Linux Raid

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This site is the Linux-raid kernel list community-managed reference for Linux software RAID as implemented in recent version 4 kernels and earlier. It should replace many of the unmaintained and out-of-date documents out there such as the Software RAID HOWTO and the Linux RAID FAQ.

Where possible, information should be tagged with the minimum kernel/software version required to use the feature. Some of the information on these pages are unfortunately quite old, but we are in the process of updating the info (aren't we always...)

Linux RAID issues are discussed in the linux-raid mailing list to be found at http://vger.kernel.org/vger-lists.html#linux-raid

Contents

Help wanted

This site was created by David Greaves and Nick Yeates. But life moved on and having tried to provide up-to-date info, the info became out of date again. Keld Simonsen updated a lot of the information, and made good ratings for Google.

As of September 2016 Wol is updating it to mdadm 3.3 and the 4.x kernels. Please contact Wol, Keld or Nick if you want to help.

Where a page has been partially updated, but the updater lacks the knowledge to update all of it, please mark the old sections with "(2011)" in the section header to indicate it is old information.

Overview

Overview (2011)

This section has been partially updated and is now being rewritten instead.

There is an Overview section that is based on the RAID HowTo, covering the following:

The document is sprinkled with references to the deprecated (since 2003) raidtools which are being gradually removed. Anything mentioning mkraid, raidtab or raidtools should be fixed.

When Things Go Wrogn

Don't panic, Mister Mainwaring!

RAID is very good at protecting your data. In fact, NEARLY ALL data lost as reported to the raid mailing list, is down to user error while attempting to recover a failed array.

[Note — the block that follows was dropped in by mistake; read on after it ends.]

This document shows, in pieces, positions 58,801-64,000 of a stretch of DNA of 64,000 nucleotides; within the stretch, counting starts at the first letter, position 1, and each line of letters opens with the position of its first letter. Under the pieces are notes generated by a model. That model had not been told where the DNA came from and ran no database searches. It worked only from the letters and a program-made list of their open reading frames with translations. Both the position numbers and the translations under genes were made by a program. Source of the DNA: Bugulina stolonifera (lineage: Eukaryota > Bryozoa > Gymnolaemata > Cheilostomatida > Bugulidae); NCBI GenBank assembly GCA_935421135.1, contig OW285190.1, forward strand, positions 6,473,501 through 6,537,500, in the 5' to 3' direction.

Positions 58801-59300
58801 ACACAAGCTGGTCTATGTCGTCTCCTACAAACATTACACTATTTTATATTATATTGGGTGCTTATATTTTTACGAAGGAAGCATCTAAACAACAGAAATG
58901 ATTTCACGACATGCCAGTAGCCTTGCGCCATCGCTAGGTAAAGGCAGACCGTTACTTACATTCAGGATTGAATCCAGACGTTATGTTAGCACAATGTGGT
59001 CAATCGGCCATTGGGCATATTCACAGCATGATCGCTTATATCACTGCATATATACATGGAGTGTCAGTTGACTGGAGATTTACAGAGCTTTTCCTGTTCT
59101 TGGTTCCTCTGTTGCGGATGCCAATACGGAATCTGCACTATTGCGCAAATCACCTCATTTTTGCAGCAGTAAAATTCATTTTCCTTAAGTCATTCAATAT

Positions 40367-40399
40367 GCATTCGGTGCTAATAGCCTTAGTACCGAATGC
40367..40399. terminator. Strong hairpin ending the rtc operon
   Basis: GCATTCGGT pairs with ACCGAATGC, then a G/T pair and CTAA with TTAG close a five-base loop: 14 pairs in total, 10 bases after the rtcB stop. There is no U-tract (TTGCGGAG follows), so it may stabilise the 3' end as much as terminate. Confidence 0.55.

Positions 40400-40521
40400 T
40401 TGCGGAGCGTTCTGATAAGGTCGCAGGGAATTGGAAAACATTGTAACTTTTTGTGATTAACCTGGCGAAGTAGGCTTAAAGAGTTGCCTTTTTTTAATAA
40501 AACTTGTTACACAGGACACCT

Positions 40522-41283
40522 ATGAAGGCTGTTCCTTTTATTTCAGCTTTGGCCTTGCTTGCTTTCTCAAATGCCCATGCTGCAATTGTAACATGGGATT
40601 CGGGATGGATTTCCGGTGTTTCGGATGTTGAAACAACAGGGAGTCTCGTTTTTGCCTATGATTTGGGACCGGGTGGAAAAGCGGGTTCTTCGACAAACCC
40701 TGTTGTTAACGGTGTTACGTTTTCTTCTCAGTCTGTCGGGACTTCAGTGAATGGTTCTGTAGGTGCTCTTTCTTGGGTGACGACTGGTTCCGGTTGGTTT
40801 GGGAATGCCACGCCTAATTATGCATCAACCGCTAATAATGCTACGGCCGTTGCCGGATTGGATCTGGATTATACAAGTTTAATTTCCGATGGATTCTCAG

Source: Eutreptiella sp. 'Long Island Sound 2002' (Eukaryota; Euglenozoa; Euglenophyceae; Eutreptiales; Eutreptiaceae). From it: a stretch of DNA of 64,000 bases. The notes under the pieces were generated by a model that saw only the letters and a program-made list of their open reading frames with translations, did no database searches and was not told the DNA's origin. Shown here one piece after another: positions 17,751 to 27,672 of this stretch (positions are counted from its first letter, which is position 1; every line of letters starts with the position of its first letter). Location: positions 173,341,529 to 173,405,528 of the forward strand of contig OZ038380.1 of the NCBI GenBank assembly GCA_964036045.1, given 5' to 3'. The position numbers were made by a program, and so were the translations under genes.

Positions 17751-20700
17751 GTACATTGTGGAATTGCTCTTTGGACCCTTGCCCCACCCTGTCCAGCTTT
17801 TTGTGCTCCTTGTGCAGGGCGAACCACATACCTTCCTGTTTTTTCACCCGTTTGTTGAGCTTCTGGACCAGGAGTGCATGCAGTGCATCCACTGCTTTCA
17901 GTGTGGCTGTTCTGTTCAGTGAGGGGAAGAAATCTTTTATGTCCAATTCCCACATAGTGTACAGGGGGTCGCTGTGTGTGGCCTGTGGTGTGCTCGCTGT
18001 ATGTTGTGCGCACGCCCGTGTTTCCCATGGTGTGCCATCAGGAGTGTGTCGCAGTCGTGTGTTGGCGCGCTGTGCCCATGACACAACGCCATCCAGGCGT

In particular NEVER NEVER NEVER use "mdadm --create" on an already-existing array unless you are being guided by an expert. It is the single most effective way of turning a simple recovery exercise into a major forensic problem - it may not be quite as effective as "dd if=/dev/random of=/dev/sda", but it's pretty close ...

Frequently Asked Questions - FAQ

Here goes a collection of frequently asked questions.

A mdadm-faq is available.

Areas Of Interest

Hardware RAID

Proper hardware RAID systems are presented to linux as a block device and there's no coverage of them (yet) in this wiki.

BIOS / firmware RAID aka fake raid cards:

  • offer a few performance benefits (like CPU, bus and RAM offloading), but may often be much slower than SW raid (link?)
  • if the 'raid' card or motherboard dies then you often have to find an exact replacement and this can be tricky for older cards
  • if drives move to other machines the data can't easily be read
  • there is usually no monitoring or reporting on the array - if a problem occurs then it may not show up unless the machine is rebooted *and* someone is actually watching the BIOS boot screen (or until multiple errors occur and your data is lost)
  • you are entrusting your data to unpatchable software written into a BIOS that has probably not been tested, has no support mechanism and almost no community.
  • having seen how many bugs the kernel works around in various BIOSes it would be optimistic to think that the BIOS RAID has no bugs.

Given the point of RAID is usually to reduce risk it is fair to say that using fakeraid is a terrible idea and it's better to focus energy on either true HW raid or in-kernel SW raid .... but there is nothing stopping you :)

External links


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